As we moved into the final days of preparation, I organized a schedule with supporting tasks for people who were not in a particular performance. One student was stationed at the lights. This person turned off the lights between each scene so actors could switch out and arrange the set. Another student did the sound effects, playing a track of thunder and lightning between scenes. A third was a stage manager who sat next to the stage with the script and gave lines when an actor forgot. With these elements in place, students were supported in presenting a 30-minute play with scene changes, props and sound effects.
My next to last instruction was, ““When you finish, you need to come onstage and do a curtain call. The audience will clap, and you should bow.” Some students had never been to the theater before, so they simply didn’t know. My very last instruction was, “Break a leg!” I had to explain that this is what well-wishers have been saying to actors for hundreds of years. As with athletes, stage performers are comforted by ritual, and it seemed to help.
It rained on the day of the show, which was perfect for the play. Students came in wearing rain coats and carrying costumes in plastic bags. I traveled the hallways and watched them sitting with their scripts, running lines, walking up and down, and gesturing to the air. It was like being backstage in a real production. They didn’t want my help because they were preparing themselves mentally, so I left them to it.
At 10 a.m. the first audience arrived and took their seats in the building’s most spacious classroom. There were about 20 friends, classmates, family members and teachers for each show. Despite the fact that there was a white board in the background and a minimal set, the student actors performed their play with passion. Perhaps there were a few scenes where an actor struggled to be understood. A few actors forgot a line here and there. There was a moment where the characters looped around a bit with the dialog before finding their place and moving on. But each time, they captured the audience’s attention. People watching murmured worriedly when the mother was trapped in the attic with her sick daughter! They laughed at the smug pride of the science nerd. When it was over, and the students bowed, people clapped enthusiastically and swarmed the cast for selfies.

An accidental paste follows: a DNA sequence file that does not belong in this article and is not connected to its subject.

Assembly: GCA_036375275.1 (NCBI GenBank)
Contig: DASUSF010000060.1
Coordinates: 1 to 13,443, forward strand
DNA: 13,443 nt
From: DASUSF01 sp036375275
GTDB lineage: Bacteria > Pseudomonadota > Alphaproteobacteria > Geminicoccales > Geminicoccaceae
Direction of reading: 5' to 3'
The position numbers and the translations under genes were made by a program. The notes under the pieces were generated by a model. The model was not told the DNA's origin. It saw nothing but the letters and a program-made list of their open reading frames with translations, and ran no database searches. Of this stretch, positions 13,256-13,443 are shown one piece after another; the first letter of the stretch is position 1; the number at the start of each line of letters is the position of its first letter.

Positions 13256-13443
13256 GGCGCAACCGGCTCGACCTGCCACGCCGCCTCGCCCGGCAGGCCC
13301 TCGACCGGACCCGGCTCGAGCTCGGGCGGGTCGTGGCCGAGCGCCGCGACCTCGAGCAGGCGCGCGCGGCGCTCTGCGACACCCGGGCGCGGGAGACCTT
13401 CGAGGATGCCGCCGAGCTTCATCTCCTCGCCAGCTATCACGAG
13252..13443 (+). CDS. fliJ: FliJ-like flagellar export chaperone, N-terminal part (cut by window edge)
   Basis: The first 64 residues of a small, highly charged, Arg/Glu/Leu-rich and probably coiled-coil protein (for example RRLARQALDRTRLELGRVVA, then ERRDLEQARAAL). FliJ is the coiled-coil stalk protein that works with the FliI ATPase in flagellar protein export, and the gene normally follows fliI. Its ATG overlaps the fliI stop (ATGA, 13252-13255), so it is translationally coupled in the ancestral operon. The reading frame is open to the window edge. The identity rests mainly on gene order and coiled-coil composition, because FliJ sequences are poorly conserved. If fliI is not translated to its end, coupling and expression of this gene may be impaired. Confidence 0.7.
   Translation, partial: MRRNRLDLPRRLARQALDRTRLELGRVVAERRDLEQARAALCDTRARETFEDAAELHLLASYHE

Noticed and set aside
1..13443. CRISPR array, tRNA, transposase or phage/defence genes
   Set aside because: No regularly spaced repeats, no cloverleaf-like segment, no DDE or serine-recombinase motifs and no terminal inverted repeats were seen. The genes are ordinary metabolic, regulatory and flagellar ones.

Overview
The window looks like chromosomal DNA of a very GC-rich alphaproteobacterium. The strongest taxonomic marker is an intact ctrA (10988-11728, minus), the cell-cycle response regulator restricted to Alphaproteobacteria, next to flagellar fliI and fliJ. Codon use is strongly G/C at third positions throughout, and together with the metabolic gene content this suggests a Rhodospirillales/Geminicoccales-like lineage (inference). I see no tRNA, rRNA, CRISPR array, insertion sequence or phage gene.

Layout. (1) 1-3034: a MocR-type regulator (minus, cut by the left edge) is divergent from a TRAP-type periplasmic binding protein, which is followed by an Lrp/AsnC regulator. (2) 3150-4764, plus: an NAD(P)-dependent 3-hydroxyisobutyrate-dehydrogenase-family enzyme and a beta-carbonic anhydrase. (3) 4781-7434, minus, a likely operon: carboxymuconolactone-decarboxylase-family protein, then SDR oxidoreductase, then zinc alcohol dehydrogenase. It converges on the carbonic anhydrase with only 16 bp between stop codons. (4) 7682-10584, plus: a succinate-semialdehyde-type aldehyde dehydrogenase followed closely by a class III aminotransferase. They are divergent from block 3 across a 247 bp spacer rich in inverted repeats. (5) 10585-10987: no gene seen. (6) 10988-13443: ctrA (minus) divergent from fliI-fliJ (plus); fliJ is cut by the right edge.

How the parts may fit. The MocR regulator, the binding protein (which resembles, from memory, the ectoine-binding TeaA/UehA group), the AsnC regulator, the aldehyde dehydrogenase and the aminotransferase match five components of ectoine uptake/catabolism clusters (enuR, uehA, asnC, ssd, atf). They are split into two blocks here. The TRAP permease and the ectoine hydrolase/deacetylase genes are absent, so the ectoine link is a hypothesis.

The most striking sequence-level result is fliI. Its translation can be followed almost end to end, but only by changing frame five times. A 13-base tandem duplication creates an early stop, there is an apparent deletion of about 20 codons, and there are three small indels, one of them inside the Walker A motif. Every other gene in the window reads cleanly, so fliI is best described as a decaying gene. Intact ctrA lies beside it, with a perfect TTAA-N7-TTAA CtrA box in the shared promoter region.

All in all, the project of a play in class was a lot of fun. The students benefited from both the opportunity to work closely with a play as a text for oral communication skills, and from the group project aspect. They developed soft skills collaborating with each other on the production. And they loved it; one of my cast members came up to me afterwards and said, “This class really helped me. I want to take it again.”
Interested in more information? Check out Alice’s blog at englishendeavors.org. You can also browse our free resources for doing drama in the classroom including how to do a play with ESL students at Scripts for Students.